Increasing the Mandated Minimum Wage: Who Pays the Price?
Less than six months after its last increase to $5.15 per hour, President Bill Clinton is proposing a hike of 19.4 percent that would raise the federally mandated minimum wage over the next two years to $6.15 per hour. During the past eight years, Congress has increased the mandated minimum wage four separate times. Before raising the minimum wage again, Congress must ask itself a fundamental question: Should it be illegal for Americans, young or old, to work at even a part-time job for $5.50 or $6.00 an hour?
An increase in the mandated minimum wage to $6.15 per hour would be unprecedented in size: in effect, it would represent an increase of $1.90 per hour (44.7 percent) from 1996 to 1999. Never before has Congress raised the minimum wage by more than $1.05 per hour over a period of four years. And that $1.05-per-hour hike took place from 1978 to 1981, a period in which inflation was increasing an average of 10.7 percent per year.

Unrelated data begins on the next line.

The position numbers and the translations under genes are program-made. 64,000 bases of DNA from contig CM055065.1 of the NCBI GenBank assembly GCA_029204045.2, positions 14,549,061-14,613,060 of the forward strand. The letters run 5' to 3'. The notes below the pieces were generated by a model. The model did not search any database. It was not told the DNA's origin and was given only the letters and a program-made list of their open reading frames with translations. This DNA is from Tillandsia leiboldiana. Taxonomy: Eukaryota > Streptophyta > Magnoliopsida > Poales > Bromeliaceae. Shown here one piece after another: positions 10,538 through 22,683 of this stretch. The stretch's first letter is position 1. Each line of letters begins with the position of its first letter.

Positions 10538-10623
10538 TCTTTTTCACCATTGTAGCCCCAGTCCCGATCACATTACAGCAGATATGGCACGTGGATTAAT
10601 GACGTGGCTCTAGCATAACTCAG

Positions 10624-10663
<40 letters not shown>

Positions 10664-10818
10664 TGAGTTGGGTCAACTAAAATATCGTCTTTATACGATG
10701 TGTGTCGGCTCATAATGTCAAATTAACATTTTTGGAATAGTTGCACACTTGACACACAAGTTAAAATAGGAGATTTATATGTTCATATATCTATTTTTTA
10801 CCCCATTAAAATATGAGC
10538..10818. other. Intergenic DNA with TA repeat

Supporters of a federally mandated minimum wage continue to claim that additional increases are needed because the "rich are getting richer, while the poor are getting poorer." Although wage differences have widened over the past 20 years, such bad economic policy as a mandated minimum wage for workers serves only to exacerbate this problem. President Clinton's proposal to raise the minimum wage, moreover, works against the efforts of Congress to address the problem of moving unskilled Americans from welfare to work. It is an uncompassionate mandate that gives some low-wage workers an increase in their earnings while depriving others of the opportunity to earn anything at all.
A policy decision like increasing the minimum wage is not cost-free; someone has to pay for it. Economic research indicates that those who pay the most are unskilled youth through fewer job opportunities, consumers through higher prices, and taxpayers through higher taxes or fewer services.